In life, you’re supposed to always be improving. You’re learning from your mistakes, you’re old enough to know better now. The second you do something that’s bad, you’re expected to develop a learning curve and say to yourself, “This hurt me. This is unhealthy behavior so I’ll stop doing it now.”
The girl who falls in love with assholes is supposed to eventually find a nice young man. The man who drinks too much is expected to go to rehab and become a changed person. The girl who weighs 90 pounds is required to have a moment of clarity and eat that slice of pizza. Do you sleep around with strangers? Don’t worry, you’ll be in a monogamous relationship when you’re 33.
We’re a culture that thrives on bad decisions and recovery. We love to watch someone fall just so they can ask for our help to get back up. This kind of thinking is easy and it keeps things in black and white terms. We’re able to compartmentalize situations. This, we’re taught, will help us stay sane.
But what if you’re not okay? What if you’re 36 and worse off than you were when you were 21? What if the girl who falls in love with assholes decides to marry one and bear his children? What if the anorexic girl has some good days but mostly still hates herself? These kinds of narratives are harder to hear—they exist in the grey area and don’t have easy fixes—so they’re ignored.
We’re pressured by society. That sounds sort of simplistic but it’s true. We’re pressured by the implicit deadlines it gives us. We’re supposed to act a certain way at 23 and have it out of our system before people start to stare, before they ask us to please act our age. These deadlines are there to help keep us on track but, in reality, they’re often the reason why people go off the track to begin with.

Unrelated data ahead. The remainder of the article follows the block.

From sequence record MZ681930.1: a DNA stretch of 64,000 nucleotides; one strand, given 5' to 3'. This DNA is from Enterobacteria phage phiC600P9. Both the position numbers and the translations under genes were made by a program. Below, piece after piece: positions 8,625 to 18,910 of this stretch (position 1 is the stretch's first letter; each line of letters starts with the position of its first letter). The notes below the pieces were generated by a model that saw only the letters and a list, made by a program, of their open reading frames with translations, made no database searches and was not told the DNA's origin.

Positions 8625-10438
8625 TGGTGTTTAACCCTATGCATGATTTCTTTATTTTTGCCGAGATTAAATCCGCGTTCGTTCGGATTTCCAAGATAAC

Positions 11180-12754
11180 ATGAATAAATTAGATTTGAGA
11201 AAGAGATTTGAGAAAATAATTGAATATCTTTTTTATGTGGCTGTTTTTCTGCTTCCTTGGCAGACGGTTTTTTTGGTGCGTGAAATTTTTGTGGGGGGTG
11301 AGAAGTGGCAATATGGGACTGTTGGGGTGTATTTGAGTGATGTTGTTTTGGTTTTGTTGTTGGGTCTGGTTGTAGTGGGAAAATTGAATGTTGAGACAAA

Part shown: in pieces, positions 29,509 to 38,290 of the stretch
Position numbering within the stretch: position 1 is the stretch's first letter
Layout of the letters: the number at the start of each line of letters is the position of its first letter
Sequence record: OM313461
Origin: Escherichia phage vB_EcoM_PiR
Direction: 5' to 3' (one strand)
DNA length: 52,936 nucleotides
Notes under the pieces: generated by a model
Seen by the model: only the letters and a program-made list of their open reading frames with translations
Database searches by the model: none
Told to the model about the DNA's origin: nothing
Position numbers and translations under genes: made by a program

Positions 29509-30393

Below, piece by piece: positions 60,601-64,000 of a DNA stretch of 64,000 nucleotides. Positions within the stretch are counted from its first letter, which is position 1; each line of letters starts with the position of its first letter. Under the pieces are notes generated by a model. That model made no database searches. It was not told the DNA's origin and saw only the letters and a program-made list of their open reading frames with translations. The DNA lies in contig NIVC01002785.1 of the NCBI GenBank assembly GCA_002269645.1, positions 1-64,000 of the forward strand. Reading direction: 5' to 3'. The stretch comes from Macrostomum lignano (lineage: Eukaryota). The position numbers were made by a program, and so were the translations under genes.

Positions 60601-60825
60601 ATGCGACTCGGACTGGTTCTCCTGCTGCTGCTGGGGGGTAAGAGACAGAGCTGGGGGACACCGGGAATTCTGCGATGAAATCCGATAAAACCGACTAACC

There’s so much shame in saying, “I’m not okay”, in admitting that you neglected to retain the after school message. There’s shame in seeing yourself make the same mistakes for ten years instead of for a few months. This was not supposed to be your life. You were supposed to be somewhere else, with someone else, doing something else. But you’re not. You’re right here—a place no one wants to be—and you don’t know how to move forward. Everyone’s scared they might catch whatever it is you have so they keep their distance. You just want to be honest with people but you’re too ashamed so you keep pretending to be fine. Everyone knows you’re not but it’s easier for them to just go along with it. Cycle continues.
Why doesn’t anyone acknowledge how hard everything can be? And how some bad habits just don’t dissolve on your 31st birthday? Or that you can have the same bad day over and over again? Life doesn’t have the kind of endings you see in magazines or movies. Things linger past their expiration date and if people felt like they could talk about it, maybe they’d have a better chance at actually becoming the person they want to be. Saying “I’m not okay” may be what finally makes you okay.